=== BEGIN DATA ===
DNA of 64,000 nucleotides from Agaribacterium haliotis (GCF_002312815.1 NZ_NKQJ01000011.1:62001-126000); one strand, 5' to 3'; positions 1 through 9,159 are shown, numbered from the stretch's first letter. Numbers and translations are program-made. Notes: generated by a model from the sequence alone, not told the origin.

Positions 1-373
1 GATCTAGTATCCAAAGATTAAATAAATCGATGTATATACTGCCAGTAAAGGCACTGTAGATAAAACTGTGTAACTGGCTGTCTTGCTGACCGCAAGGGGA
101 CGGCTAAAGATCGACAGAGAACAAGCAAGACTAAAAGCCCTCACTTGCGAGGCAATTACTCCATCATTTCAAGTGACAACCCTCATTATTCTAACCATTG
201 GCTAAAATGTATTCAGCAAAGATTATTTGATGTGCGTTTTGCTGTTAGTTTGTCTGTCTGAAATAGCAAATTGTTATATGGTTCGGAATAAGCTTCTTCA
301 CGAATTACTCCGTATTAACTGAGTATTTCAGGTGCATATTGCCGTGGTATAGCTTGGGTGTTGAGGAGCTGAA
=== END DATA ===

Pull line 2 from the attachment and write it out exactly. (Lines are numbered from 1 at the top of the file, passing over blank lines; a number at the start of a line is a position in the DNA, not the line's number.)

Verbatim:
Positions 1-373